Rich with lore, the allure of cold-water trout fishing transcends the mere hunter-gatherer drive for animal protein. Inspiring everything from fiction like Richard Brautigan's classic Trout Fishing in America, to folk rock by the Arkansas indie band by the same name, the sport also spurs on a sort of hunt for the holy grail among a certain class of anglers. John Ross, author of Trout Unlimited's Guide to America's 100 Best Trout Streams (Lyons Press, May 2005, www.globepequot.com), has made as many as four or five trips a month in his elusive search for the optimal spot to cast his line. "For me, the best place to fly fish is wherever I'm going next," says Ross, Virginia council chairman of Trout Unlimited, an Arlington-based national organization devoted to the conservation of cold, clean rivers and streams, ultimately in support of healthy trout populations.
With catches peaking in the spring and fall, just in time to coincide with shoulder-season travel rates, trout fishing makes for an optimal destination sport. Throughout the continental United States, prime catches are to be had right now and in the upcoming two or three weeks--before stream temperatures start rising, in tandem with summer airfares and hotel prices. Ross and Trout Unlimited helped us compile a list of some of the nation's best spots to reel one in, along with the best budget lodgings.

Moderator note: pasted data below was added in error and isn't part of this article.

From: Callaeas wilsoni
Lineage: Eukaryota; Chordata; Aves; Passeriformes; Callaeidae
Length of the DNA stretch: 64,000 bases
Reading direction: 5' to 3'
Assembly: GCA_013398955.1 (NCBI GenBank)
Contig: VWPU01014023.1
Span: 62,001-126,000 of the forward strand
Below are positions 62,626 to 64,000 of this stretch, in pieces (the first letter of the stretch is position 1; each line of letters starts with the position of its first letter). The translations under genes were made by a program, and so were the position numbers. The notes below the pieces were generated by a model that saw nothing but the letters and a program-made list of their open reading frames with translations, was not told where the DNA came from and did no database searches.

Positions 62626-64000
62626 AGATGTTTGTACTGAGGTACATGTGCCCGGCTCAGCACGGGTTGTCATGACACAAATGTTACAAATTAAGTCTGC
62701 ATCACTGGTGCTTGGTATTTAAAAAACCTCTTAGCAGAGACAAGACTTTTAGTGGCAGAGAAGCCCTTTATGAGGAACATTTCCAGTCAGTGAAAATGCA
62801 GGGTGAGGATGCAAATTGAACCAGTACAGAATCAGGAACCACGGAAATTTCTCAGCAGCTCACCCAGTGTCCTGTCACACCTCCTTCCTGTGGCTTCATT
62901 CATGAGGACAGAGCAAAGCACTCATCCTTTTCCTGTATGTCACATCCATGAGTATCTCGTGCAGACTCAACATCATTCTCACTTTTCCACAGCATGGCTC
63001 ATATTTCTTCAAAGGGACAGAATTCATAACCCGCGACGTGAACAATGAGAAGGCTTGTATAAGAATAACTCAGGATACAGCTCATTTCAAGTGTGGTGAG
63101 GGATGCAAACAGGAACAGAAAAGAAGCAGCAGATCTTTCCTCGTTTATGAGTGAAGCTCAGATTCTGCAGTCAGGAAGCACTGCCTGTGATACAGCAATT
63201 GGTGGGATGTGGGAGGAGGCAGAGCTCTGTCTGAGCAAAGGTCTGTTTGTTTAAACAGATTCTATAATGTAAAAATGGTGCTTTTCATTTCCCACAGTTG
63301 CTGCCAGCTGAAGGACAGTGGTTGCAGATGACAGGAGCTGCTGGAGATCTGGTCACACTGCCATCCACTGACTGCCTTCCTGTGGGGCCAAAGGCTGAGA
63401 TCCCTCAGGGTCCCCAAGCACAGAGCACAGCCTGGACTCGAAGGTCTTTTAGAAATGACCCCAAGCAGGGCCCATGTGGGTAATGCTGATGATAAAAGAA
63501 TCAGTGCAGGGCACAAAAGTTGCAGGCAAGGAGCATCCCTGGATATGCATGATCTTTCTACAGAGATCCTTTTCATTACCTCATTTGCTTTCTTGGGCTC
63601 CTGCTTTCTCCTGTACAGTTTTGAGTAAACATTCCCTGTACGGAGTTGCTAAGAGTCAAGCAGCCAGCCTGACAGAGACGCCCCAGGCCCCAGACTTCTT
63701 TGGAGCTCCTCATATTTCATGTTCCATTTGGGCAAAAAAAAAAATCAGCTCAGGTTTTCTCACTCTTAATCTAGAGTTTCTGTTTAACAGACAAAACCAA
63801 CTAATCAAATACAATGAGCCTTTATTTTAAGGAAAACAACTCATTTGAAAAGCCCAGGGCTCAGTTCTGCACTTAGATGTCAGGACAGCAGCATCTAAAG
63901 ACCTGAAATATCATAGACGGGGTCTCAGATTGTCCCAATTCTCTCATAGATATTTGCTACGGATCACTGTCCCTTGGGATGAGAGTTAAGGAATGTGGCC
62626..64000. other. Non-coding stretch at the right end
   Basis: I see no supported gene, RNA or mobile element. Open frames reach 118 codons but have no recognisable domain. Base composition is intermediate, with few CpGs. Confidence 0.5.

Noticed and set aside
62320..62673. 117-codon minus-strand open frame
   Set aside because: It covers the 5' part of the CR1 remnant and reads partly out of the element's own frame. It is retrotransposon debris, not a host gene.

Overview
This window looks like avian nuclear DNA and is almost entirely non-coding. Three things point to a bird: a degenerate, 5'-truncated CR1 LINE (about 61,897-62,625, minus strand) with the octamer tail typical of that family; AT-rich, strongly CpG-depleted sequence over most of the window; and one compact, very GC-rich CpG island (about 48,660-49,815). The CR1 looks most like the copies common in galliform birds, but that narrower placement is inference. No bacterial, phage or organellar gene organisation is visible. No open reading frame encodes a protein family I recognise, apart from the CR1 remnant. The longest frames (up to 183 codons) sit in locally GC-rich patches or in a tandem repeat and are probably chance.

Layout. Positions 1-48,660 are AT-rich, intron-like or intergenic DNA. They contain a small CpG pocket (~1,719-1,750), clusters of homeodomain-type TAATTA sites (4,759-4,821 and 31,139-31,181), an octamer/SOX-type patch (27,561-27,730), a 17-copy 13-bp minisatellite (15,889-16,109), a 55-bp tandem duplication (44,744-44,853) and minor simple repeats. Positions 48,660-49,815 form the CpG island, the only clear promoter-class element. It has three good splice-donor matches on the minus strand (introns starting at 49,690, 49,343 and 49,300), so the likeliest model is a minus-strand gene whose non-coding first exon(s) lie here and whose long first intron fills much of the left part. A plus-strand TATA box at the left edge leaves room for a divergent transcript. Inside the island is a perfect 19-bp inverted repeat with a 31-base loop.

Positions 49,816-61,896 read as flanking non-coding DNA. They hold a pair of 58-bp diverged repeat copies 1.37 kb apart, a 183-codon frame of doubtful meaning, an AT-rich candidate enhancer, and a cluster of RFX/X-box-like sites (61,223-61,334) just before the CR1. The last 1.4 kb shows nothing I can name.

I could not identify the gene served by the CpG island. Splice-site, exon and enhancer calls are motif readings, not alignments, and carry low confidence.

Like Ross's book, this selection reflects a poll of Trout Unlimited members, who ranked their favorite rivers in terms of aesthetic appeal, the quality of the surrounding wildlife, and the water's accessibility to the general public. Ross couches his recommendations, however, in the following caveat: "What's best is so subjective, depending on your level of skill and patience, your taste, and your objectives. It really depends on what you're after. For me, catching and eating a fifteen-pound fish doesn't compare with the thrill of catching a brook trout as bright as wildflowers, only to throw it back into the water."
With that said, we present some of Trout Unlimited's favorites -- organized by region. All these destinations are best reached by car, so Ross suggests investigating fly-drive packages to the following flight destinations, for the lowest fares.
Trout Unlimited was founded on the banks of the Midwest's Au Sable River, in Michigan's northern lower peninsula, in 1959. Ross says, "Drift the tannin-dark currents in a classic Au Sable riverboat, casting dry flies to red-spotted browns as long as your forearm." He recommends spending the night in Grayling, at Gates Au Sable Lodge (tel. 989/348-8462; www.gateslodge.com). "For 35 years, it has served anglers coming to fish TU's home stream," he says. Best flight destination: Detroit, Michigan
The Frying Pan River, northwest of central Colorado, is a tail water that flows year round, rife with rainbows, browns, cutthroats, and brookies. Ross says the spot draws "everybody from skiers to policy wonks from the nearby Aspen Institute think tank." For budget lodgings, he recommends "bedding down in Basalt, home of the excellent shop Frying Pan Anglers," at the Shenandoah Inn (tel. 800/804-5520; www.shenandoahinn.com). Best flight destination: Denver, Colorado.